Fig. 2. Future reductions (in %) in length, area and volume of Great Aletsch Glacier by 2100 relative to 2017 for three experiments forcing the model with the climate of the past periods, and the median of the RCP2.6, RCP4.5 and RCP8.5 scenarios.

Fig. 3. (a) Great Aletsch Glacier as observed in 2017. (b) Simulated extent of Great Aletsch Glacier after reaching a steady-state shape (after about 150 years of simulation) when repeating the climate conditions of former periods. (c) Simulated extent of Great Aletsch Glacier by 2050 and 2100 according to the median of the RCP4.5-forced models, and according to the median of (d) RCP2.6-forced and (e) RCP8.5-forced models by 2100. The time evolution of the modelled glacier is included as Supplementary video material for all climate scenarios.

We also performed equilibrium experiments with repeating climate conditions of the last decades to isolate the impact of atmospheric warming observed in recent years from the one expected in the future. The three periods with a length of 10, 20 and 30 years were motivated by the important changes in temperature observed since the early 1990s (Fig. 1d). For all considered periods of recent climate, we found that Great Aletsch Glacier reaches a steady-state shape in 100–150 years from now, illustrating the glacier's substantial imbalance with today's climate forcing, and demonstrating the considerable inertia of the largest glacier of the Alps (Fig. 1d). When applying the meteorological conditions of the last 30 years (1988–2018), Aletsch Glacier is found to lose 32% of its volume and to retreat by 8.5 km compared to 2017. Losses are even more significant when restricting the climate conditions to the most recent decade, almost resulting in a halving of the present volume and length of Great Aletsch Glacier. This emphasizes the impact of the recently observed extreme years in terms of summer heat waves (see Fig. 1d) and glacier melt, and the considerable mass loss already committed under present climate conditions.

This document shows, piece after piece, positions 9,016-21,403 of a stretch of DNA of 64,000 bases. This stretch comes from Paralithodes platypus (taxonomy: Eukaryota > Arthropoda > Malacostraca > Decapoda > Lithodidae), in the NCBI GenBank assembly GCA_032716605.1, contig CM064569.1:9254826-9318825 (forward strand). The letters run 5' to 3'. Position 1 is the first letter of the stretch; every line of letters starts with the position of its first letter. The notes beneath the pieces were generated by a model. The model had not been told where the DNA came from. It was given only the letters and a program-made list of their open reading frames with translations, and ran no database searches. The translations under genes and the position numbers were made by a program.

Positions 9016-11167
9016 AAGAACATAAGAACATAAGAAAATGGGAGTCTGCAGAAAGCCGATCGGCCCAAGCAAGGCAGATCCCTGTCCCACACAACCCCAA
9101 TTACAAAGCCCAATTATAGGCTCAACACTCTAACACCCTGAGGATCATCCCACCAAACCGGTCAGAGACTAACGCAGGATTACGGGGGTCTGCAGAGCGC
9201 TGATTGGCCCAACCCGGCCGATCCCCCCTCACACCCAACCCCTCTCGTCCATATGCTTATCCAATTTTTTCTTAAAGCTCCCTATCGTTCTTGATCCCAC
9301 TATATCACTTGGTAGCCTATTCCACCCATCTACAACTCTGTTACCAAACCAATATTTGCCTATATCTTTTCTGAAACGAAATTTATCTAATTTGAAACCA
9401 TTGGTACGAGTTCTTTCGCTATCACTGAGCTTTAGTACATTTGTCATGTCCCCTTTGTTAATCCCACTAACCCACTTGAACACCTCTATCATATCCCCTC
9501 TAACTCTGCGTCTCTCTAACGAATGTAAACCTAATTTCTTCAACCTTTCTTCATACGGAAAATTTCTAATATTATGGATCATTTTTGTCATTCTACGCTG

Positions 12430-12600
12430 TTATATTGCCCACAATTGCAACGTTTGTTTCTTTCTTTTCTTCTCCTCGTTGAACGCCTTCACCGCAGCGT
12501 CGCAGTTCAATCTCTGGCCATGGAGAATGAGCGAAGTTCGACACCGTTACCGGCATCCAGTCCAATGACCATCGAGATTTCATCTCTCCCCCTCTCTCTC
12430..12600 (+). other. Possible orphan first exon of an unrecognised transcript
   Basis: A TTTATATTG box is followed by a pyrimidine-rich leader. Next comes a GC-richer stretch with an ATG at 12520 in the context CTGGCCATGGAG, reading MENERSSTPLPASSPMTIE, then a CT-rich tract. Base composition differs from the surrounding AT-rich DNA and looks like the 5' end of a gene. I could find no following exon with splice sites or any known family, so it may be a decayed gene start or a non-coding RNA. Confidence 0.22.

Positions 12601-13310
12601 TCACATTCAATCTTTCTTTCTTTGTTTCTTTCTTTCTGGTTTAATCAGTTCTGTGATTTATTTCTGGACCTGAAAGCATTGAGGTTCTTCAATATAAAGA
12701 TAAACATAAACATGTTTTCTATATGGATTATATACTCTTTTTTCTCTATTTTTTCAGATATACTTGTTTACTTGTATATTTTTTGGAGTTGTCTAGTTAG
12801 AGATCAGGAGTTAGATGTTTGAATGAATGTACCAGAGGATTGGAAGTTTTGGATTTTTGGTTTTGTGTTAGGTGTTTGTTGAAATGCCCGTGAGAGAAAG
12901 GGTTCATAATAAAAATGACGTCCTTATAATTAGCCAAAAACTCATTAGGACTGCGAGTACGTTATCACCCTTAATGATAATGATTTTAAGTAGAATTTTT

In line with our previous study (Jouvet and others, Reference Jouvet, Huss, Funk and Blatter2011), our results confirm that a substantial wastage in ice volume and length of Great Aletsch Glacier has to be expected by the end of the 21st century, regardless the considered climate scenario. Compared to the former median scenario used in Jouvet and others (Reference Jouvet, Huss, Funk and Blatter2011), the new results (median scenario for RCP4.5) show an even more pronounced shrinkage in the short term (Fig. 1b) but a moderate slowdown of volume loss after about 2070. According to the most optimist of all 68 CH2018 scenarios, the volume of Aletsch Glacier will decrease by ~50% by 2100 and the glacier tongue is expected to retreat by 12 km. This roughly corresponds to the steady state obtained by forcing the model with the meteorological conditions of the last decade, which was characterized by multiple extreme glacier melt years (GLAMOS, 2018; Zemp and others, Reference Zemp2019). Unlike in Jouvet and others (Reference Jouvet, Huss, Funk and Blatter2011), the present ensemble of simulations allows us to analyse the spread in modelled glacier evolution due to climate model forcing, thus confirming with high confidence that Great Aletsch Glacier will at least be halved in terms of volume and length by the end of the century (Fig. 2). Yet, the uncertainty of our projections remains considerable depending on

  1. (i) the spread of future climate change as inferred by the GCM-RCM combinations,

  2. (ii) the assumptions on future CO2-emission pathways and

  3. (iii) simplifications in the glacier model (e.g. temporal variations in the degree-day factors).